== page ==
I recommended the horse despite his status as the first foal out of an obviously unproven broodmare. His dam, however, won five times from ages 2 to 5, earned nearly $85,000, and was non-blacktype stakes-placed in the Kansas Oaks and Miss Kansas City stakes at the now-defunct Woodlands Racetrack in Kansas City.

More important, she is a full sister to Tropical Park Derby-G3 winner VALID REPRIZED, who also won the Hialeah Juvenile Stakes. Their half-brother, CONVEYOR'S ANGEL, won the Buena Vista H.-G2. Reprized Halo's second, third and fourth dams all were unraced -- as was his dam-sire, Reprized, though a sibling of numerous stakes horses including G1-winning brother, PRIZED -- and usually I'd avoid that kind of mare. But in this colt's case, mama ran, and her unraced dam managed to produce eight winners from nine foals, including the two "big" horses.

Whatever made this family relevant again, I like it. And Reprized Halo helped his case with a 21.2 breeze at the sale, though still sold for less than OBSAPR's modest sale average of $27,918. Reprized Halo earned $24,820 for Friday's win -- more than he cost in April, though obviously other costs have mounted since -- and looks capable of moving forward off that victory.

Especially, it appears, if the connections go storm-chasing.

It was a winless week leading up to Friday for the sales-tips, though What's The Rumpus collected second in a maiden-claimer at Fairplex, winner Bestcasescenario missed getting his second lifetime victory by a neck in a claimer at Laurel, and debuting Unstoppable Mick -- bought for just $10,000 -- finished third (despite 15/1 morning line odds) for a $30,000 tag at Turfway Park.

With 29 maidens broken, that means 15.5 percent of my sales-tips are now winners, before the month of September is out in their juvenile season. They have won 36 of 211 starts (17.1 percent strike rate) and have finished second 39 times and third another 20 for an in-the-money rate of 45 percent.

Their earnings have reached $1,230,136. That equals $5,830 per start.

Wednesday, September 22, 2010

Jaeger first to defend his own honor

A $350,000 sales colt is the 5/2 favorite on the morning line for a maiden special weight race at Delaware Park Saturday, the first of a handful of horses whose prices I took a stand against this year to step up to the gate and try to make me eat my words.

Jaeger certainly has all the advantages a horse could ask. Pedigree? He's by $70,000 per mating, sire of champions Indian Charlie out of The Church Lady, a Valid Wager mare who has produced two stakes horses by Doneraile Court: SHEYENNE GIRL and Codio. His second dam was a stakes-placer and stakes-producer; his third dam bore six stakes horses, two of them blacktype winners. Successful operators Padua Stables clunked down major coin to buy Hip 123 at Keeneland's April sale, and turned him over to arguably the best trainer in America, Todd Pletcher, who has named an excellent jockey in Fernando Jara to ride.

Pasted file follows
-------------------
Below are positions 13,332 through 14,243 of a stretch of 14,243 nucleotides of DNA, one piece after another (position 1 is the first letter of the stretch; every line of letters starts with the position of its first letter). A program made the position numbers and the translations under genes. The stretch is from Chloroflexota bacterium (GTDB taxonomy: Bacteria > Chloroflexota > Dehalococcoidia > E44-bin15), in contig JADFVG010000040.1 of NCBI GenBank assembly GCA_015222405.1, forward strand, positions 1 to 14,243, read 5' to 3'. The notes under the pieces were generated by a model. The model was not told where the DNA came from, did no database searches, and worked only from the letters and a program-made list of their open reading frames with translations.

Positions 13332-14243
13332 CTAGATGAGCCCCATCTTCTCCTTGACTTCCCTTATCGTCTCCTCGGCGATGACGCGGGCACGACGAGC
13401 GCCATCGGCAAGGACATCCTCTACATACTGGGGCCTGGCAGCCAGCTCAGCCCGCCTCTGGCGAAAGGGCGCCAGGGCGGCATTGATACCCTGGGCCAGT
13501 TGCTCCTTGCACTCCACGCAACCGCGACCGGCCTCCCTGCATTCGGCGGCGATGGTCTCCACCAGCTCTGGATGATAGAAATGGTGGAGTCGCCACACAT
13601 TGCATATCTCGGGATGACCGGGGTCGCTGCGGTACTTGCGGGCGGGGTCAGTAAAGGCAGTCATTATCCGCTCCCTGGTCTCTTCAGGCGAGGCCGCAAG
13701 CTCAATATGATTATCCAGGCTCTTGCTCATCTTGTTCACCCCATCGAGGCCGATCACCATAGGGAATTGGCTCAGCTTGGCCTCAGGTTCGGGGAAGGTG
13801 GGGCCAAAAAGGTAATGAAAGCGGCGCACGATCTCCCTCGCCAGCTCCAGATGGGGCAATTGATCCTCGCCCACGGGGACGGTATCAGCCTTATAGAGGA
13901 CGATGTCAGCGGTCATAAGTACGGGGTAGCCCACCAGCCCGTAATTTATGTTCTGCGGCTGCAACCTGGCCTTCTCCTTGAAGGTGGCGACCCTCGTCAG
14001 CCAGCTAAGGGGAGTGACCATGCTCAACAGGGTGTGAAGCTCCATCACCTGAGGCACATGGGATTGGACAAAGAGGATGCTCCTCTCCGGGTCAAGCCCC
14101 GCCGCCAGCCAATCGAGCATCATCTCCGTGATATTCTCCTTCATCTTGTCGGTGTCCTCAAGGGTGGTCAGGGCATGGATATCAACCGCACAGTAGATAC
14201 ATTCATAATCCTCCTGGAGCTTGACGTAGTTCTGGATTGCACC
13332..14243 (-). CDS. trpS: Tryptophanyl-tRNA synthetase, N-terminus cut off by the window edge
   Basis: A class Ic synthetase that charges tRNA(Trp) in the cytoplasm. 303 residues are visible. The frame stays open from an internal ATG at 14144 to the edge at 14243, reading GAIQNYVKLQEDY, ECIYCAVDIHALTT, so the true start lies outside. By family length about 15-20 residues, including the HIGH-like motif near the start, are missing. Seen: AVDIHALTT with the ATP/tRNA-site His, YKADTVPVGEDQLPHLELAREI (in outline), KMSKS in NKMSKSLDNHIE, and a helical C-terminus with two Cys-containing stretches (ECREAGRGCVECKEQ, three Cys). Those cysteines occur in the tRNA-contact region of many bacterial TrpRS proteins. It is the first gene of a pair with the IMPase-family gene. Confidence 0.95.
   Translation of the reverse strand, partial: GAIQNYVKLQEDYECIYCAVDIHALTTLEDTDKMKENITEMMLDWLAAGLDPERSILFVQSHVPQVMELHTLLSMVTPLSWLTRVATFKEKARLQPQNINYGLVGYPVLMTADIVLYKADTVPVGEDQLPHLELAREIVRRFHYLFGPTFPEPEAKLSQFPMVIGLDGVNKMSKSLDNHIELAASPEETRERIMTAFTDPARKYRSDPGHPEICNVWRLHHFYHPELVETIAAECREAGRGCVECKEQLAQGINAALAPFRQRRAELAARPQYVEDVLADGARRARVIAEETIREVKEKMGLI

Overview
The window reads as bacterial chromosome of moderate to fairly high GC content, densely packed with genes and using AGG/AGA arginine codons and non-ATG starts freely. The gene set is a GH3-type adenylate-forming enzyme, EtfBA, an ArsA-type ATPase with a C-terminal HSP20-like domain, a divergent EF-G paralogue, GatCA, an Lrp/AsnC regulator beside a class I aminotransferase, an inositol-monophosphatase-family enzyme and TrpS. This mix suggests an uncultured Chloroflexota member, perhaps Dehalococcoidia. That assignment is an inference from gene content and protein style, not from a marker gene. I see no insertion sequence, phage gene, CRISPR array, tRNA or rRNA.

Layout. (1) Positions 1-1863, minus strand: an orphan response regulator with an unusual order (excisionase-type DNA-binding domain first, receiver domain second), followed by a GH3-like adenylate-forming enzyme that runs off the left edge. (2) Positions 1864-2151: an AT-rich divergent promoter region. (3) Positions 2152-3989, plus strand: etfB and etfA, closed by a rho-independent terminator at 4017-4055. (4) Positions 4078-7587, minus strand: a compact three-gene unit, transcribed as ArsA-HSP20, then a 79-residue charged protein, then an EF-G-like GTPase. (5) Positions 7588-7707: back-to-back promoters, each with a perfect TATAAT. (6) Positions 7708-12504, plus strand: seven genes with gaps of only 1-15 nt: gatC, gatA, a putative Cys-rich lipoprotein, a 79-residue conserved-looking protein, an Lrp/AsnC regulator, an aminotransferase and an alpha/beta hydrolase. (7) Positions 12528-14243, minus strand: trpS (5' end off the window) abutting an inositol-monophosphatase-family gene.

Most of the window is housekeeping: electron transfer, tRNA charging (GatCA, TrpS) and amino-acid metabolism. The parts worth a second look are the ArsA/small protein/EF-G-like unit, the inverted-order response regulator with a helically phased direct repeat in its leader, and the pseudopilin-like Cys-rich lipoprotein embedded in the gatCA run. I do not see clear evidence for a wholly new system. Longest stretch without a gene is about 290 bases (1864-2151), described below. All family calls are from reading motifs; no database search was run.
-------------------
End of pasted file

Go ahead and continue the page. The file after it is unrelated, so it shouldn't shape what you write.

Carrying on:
What's not to like?

Well, not much, really, except the price vs. the expectations. And that's what I detailed on my blog after that Keeneland sale.

While there is black type on the page, not only is none of it graded, it really hasn't even occurred outside of restricted company. His stakes siblings performed at Northlands Park and Hastings Park in Canada -- certainly better than not performing anywhere, but hardly the equivalent of winning a highly competitive stakes race at Woodbine, Canada's premier track.

Jaeger's dam was unraced, which always leaves me wondering why -- is it some conformational fault or other deficiency she might have passed along to the foal? While stakes-placed Codio ran 21 times and earned $148,035, stakes winning Sheyenne Girl made four starts at 2 last year, collected $42,545, but hasn't seen a track again through nine and a half months of 2010; that's suspicious. And bear in mind Indian Charlie only raced five times himself, though his progeny are averaging about 13.7 starts for their careers, which is average durability.

Sound or not, Jaeger's four older siblings to race -- all multiple winners and two stakes horses, mind you, useful racehorses -- combined haven't quite earned $300,000; less than what was paid for this one horse.

Still, I understand that despite being unraced, The Church Lady has produced four winning racehorses, and that's to her credit. As stated when panning this price as among the "surreal" from KEEAPR, I conceded that this one has every chance to be a good racehorse, too. But it will take better than "good" to earn back $350,000.

Of course, earnings at the track aren't the only consideration. A son of Indian Charlie from a blacktype female family -- even restricted blacktype -- has some hope of a stallion career, if he can win a stakes race somewhere himself, preferably more than one and of course, most preferably graded. That was no doubt in the back of Padua's minds when the stable spent more than double the sale's average price to get him.

Provided I haven't wagered on the race and since I don't yet own any to compete with them, I never root against a horse. They're magnificent animals and I respect them all. And I have no reason to cheer against Padua, Pletcher and Jara on Saturday, even though I took a bit of a stand against this horse on price at KEEAPR.

It's good to see him make the racetrack as a 2-year-old -- the first of that small handful of 10 or 12 horses I "went against" -- and it will be fun to see whether he can meet or exceed his buyers' expectations.